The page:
10 reasons why passive beats active investing

Passive vs Active

Passive investing typically beats active over the long run. You are probably wondering:

What is passive investing?

Passive investing is a long term buy and hold strategy where that tracks an index or a basket of indices. An index is a basket of stocks that is used to track the progress of the overall market, sector or theme (for example: NIFTY or SENSEX). The idea is that individual stock picking has a 50/50 chance of doing better or worse than the market. When you add to that the ridiculously high fees that you pay every year for individual stock picking you get an active investing product that consistently underperforms the market by the amount of the fees.

Comparison of Passive versus active investing

Passive investing beats active managers

How passive investing beats the active managers

  • Fund manager dependence – Typically an active fund’s performance depends on the fund managers ability to beat the markets. Now this ability is found in very few people – case in point is that even Warren Buffet (arguable the greatest stock picker of all time) says that his estate should be invested in a cheap (read low fees) index ETF. His partner, Charlie Munger, says that there are very few managers worth paying for for active managers and that index investors are likely to beat the vast majority of investors. The other big issue with this is that when a fund does well people start hearing about it and investing lots of money into it. Beyond a point the active management strategy loses its returns and this point is rarely figured out by the active manager. In the passive investing strategy the fund manager dependence is ZERO – because there is no fund manager. There is a well publicized index that you own.
  • Trading cost – Needless to say that active managers end up spending lots of money on trading because they are trading in and out of various stocks. Excessive trading reduces returns as lots of money ends up in the pockets of the broker. Moreover, in India, many mutual fund houses have their own brokerage that they could be trading with – and the excessive trading just drives up their fees. The trading cost of the passive strategy is very low because once bought only minor rebalances are done over the life of the portfolio until a withdrawal is made.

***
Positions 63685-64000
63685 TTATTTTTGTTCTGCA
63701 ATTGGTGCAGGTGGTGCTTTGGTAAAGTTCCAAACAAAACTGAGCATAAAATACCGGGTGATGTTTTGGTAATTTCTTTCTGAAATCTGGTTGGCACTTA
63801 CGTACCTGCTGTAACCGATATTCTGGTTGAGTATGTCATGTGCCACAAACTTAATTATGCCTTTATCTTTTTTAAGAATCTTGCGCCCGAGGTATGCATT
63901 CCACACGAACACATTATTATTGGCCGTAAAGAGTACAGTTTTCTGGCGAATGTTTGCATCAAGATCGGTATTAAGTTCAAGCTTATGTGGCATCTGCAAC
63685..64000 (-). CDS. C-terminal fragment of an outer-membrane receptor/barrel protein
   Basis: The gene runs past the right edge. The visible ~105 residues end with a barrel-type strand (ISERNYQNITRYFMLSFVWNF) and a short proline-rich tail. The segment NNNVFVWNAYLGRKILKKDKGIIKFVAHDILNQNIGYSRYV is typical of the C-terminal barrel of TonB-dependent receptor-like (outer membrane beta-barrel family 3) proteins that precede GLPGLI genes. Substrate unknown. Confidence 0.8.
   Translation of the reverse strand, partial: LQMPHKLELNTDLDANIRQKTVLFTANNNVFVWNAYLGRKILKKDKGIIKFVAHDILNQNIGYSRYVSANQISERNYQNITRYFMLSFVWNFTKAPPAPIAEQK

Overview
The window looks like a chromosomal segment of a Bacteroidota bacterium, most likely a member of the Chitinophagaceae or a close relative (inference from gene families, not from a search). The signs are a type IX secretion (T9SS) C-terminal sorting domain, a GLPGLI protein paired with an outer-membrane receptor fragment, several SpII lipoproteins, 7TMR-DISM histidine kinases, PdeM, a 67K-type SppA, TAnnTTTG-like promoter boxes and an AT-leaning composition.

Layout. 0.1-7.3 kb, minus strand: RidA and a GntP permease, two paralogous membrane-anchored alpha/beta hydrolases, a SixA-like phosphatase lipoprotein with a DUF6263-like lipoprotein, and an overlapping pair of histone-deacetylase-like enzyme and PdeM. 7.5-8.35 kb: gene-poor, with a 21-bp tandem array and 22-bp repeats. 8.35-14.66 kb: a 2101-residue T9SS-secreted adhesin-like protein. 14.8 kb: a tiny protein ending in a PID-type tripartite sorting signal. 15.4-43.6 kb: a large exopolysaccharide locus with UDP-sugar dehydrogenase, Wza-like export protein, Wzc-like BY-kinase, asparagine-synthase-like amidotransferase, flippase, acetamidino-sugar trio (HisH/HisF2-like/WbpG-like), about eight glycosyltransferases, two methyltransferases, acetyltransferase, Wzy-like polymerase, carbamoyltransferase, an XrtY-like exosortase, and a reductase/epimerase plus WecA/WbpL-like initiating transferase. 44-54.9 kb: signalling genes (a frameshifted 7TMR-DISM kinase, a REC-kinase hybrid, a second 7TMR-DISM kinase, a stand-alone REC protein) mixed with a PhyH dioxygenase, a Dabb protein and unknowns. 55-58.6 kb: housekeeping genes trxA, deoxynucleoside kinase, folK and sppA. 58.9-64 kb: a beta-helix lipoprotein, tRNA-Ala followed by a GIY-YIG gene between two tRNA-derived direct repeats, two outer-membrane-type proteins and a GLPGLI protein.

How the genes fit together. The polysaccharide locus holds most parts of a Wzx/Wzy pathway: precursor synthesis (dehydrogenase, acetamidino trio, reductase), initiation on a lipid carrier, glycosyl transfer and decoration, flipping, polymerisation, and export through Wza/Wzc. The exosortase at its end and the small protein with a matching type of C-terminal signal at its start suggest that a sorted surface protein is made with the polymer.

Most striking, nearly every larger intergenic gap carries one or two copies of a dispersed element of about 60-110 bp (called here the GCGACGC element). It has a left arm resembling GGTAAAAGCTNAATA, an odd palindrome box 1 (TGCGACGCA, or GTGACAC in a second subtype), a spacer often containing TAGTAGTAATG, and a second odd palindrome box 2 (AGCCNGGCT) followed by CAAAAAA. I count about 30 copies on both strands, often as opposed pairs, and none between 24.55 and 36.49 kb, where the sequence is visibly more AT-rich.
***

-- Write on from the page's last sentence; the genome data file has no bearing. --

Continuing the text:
• Emotion & bias – It is well known that most people are emotional and have some bias in some direction or the other. It is very difficult for us emotional beings to remove our biases. The fund manager is no sage – she also has her set of biases. Imagine if the manager while driving to work has to put up with lots of traffic jams. Would the investment decisions taken by the manager really be accurate that day? Conversely, in the passive investing strategy, there is no emotion or bias. The money just sits in the index stocks without any decision making hampered by traffic jams.
  • Performance relative to benchmark index – Active managers underperform benchmark indices. As a case in point please see the chart here that shows that majority of the active funds from 2003 till 2012 consistently underperformed the index. The passive investing philosophy makes you invest in the index – so that underperformance is only due to tracking error – which typically is very small (within 0.05% per year).
Active funds beating the S&P 500 in the US by year

Active funds beating the S&P 500 in the US by year

  • Fees & cost – The fee on mutual funds is ridiculously high – in India funds are allowed to charge up to 250 basis points (2.5%) per year. Imagine what you could keep if you did not have to pay that massive amount each year.

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